A public threat to resign might have packed a greater political punch
The former minister of state will quickly realise that she has become yesterday’s news as, in the true nature of politics, talk had already begun on her replacement
THERE WAS a time when leaders in parts of the developing world could not afford to leave their home patch, even for a few days, because a coup would take place in their absence.
Tánaiste Eamon Gilmore must have understood their position when he heard in New York that Labour’s minister of state for primary care had resigned her position and indeed from the parliamentary party.
Gilmore got word at 6.45pm Irish time, which was 1.45pm at United Nations headquarters, where he is attending the general assembly in his capacity as Minister for Foreign Affairs and Trade.
Contrary to a claim by Labour’s chief whip Emmet Stagg that Gilmore was informed by email, Shortall in fact phoned the Tánaiste but he missed the call.
When he phoned her back, she told him the news, well-placed sources told The Irish Times. Ms Shortall had already issued her public statement announcing her departure.
The general reaction among backbenchers in Leinster House has been one of surprise, disappointment and personal, rather than political, sympathy.
Shortall is widely admired for her sincerity and commitment but there is a general feeling, even on the left of the party, that she should have stayed in the job.
Informed sources say Taoiseach Enda Kenny joined forces with the Tánaiste for a meeting with James Reilly and Shortall on July 24th, just as the summer recess was starting. The differences between the senior and junior ministers were starting to boil over and the two party leaders felt it was time to sort things out.
Staff from both the Taoiseach’s and the Tánaiste’s office were tasked with the job of resolving the fractious relationship between the pair but, as this week’s events have shown, their efforts were in vain.
The sense of loss at Shortall’s departure was palpable among members of the parliamentary Labour Party.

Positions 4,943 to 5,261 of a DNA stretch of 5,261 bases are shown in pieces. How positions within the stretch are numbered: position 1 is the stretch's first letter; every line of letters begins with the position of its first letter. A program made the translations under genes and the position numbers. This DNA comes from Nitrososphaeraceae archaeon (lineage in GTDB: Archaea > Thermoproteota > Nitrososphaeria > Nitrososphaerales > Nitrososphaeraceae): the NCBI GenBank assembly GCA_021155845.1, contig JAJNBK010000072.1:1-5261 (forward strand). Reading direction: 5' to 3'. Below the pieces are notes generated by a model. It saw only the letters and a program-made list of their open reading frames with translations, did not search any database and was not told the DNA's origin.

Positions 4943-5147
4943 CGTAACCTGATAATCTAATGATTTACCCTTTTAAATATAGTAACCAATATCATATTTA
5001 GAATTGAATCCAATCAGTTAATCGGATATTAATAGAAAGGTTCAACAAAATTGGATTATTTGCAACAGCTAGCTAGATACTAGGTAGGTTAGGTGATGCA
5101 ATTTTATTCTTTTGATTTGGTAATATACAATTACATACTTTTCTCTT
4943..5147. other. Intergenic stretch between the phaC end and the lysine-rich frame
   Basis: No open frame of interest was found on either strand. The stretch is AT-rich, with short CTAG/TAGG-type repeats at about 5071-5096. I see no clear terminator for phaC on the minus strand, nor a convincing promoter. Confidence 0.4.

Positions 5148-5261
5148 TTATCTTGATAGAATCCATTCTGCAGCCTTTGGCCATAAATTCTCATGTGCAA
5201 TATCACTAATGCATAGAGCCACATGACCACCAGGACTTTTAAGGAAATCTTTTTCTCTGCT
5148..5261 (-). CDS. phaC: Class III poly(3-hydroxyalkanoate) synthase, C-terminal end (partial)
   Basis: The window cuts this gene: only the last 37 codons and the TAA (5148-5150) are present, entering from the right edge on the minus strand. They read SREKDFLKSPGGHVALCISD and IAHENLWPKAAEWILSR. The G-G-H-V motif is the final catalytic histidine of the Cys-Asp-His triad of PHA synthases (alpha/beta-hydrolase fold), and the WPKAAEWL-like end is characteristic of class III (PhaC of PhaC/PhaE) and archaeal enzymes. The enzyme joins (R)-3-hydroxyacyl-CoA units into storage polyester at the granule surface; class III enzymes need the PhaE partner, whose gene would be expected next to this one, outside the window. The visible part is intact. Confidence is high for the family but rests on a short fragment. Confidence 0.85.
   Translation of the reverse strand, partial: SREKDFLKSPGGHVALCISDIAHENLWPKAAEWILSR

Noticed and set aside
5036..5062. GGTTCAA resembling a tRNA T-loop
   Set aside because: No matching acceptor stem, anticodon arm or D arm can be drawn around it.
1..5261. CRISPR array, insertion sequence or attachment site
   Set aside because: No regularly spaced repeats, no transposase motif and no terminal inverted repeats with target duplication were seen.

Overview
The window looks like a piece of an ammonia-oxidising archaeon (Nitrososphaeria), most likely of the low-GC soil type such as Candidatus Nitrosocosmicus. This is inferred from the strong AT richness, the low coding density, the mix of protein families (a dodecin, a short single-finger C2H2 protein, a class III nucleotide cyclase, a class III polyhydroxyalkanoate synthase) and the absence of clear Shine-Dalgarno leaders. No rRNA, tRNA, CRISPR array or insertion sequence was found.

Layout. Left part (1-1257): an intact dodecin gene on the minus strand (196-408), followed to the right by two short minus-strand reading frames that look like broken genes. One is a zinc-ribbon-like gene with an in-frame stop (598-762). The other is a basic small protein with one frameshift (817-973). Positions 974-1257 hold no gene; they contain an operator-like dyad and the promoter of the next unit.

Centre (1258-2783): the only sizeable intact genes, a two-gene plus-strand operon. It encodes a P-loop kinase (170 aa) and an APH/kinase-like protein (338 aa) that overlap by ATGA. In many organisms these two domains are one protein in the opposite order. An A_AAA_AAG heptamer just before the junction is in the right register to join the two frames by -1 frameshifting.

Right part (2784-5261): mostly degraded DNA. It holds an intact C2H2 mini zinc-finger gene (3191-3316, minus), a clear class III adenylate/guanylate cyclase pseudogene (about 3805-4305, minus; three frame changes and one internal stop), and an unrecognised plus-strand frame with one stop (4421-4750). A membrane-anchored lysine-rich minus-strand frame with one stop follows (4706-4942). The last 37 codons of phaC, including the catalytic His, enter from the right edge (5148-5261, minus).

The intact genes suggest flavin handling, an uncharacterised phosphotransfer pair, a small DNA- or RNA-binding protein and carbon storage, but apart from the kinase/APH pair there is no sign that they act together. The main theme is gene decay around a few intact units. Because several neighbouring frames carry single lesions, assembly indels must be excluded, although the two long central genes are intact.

Like another Labour minister of state, Willie Penrose, she had also resigned the party whip.
Although seen as something of a “two fingers” gesture to the leadership, it was a common- sense decision, as there could be a cleverly worded Opposition motion on health issues, for example, where she would have found it impossible to support the Government side and this would have resulted in her losing the whip in any case.
Had Shortall threatened publicly to resign, she might have got more value out of it than from the course of action she chose.
Certainly, the element of surprise is always good from the point of view of maximising media coverage, but she might have rallied more support if she had sent out a clear signal that she was about to step down.
“She’s been hung out to dry,” was the reaction of one Labour left-winger who preferred not to be named. “The most robust support she got was from Leo Varadkar in Fine Gael.”
Another Labour dissident said the real loser in this episode was Gilmore, and that Shortall’s departure had “unnerved” the parliamentary party at a critical time leading up to the budget.
Given the nature of the political game, however, the talking point in the Dáil yesterday afternoon was who would replace Shortall, and the high-profile former junior minister may discover all too quickly that she has become yesterday’s news.